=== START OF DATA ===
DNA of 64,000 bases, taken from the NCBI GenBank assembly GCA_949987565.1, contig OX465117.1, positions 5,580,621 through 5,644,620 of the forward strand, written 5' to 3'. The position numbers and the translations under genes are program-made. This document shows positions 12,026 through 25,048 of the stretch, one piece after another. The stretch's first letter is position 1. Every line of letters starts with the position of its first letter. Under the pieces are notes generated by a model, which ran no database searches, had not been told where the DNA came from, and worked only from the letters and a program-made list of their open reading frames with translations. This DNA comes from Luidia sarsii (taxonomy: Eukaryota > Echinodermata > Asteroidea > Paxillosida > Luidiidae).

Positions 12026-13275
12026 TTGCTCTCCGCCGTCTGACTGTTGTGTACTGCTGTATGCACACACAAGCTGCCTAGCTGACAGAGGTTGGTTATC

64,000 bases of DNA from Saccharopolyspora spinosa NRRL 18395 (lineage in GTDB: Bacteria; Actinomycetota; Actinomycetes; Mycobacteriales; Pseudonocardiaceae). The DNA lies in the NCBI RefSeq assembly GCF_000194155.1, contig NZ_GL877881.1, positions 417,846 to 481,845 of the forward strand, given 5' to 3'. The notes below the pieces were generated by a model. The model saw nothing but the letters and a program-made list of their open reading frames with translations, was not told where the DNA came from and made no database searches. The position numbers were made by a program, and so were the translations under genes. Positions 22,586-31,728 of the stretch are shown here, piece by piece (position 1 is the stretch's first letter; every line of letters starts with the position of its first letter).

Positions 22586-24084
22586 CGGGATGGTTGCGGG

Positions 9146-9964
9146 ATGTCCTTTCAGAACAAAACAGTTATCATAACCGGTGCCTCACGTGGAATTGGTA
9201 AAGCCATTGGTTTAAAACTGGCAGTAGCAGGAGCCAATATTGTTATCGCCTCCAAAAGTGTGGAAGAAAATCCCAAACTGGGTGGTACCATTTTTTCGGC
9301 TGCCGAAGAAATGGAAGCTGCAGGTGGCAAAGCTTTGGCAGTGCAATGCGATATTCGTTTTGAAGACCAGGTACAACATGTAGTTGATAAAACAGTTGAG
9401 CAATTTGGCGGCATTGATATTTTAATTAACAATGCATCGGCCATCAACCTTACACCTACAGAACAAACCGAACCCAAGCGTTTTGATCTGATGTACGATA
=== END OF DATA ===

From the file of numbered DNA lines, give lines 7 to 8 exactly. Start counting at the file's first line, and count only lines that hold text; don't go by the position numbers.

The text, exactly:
Positions 9146-9964
9146 ATGTCCTTTCAGAACAAAACAGTTATCATAACCGGTGCCTCACGTGGAATTGGTA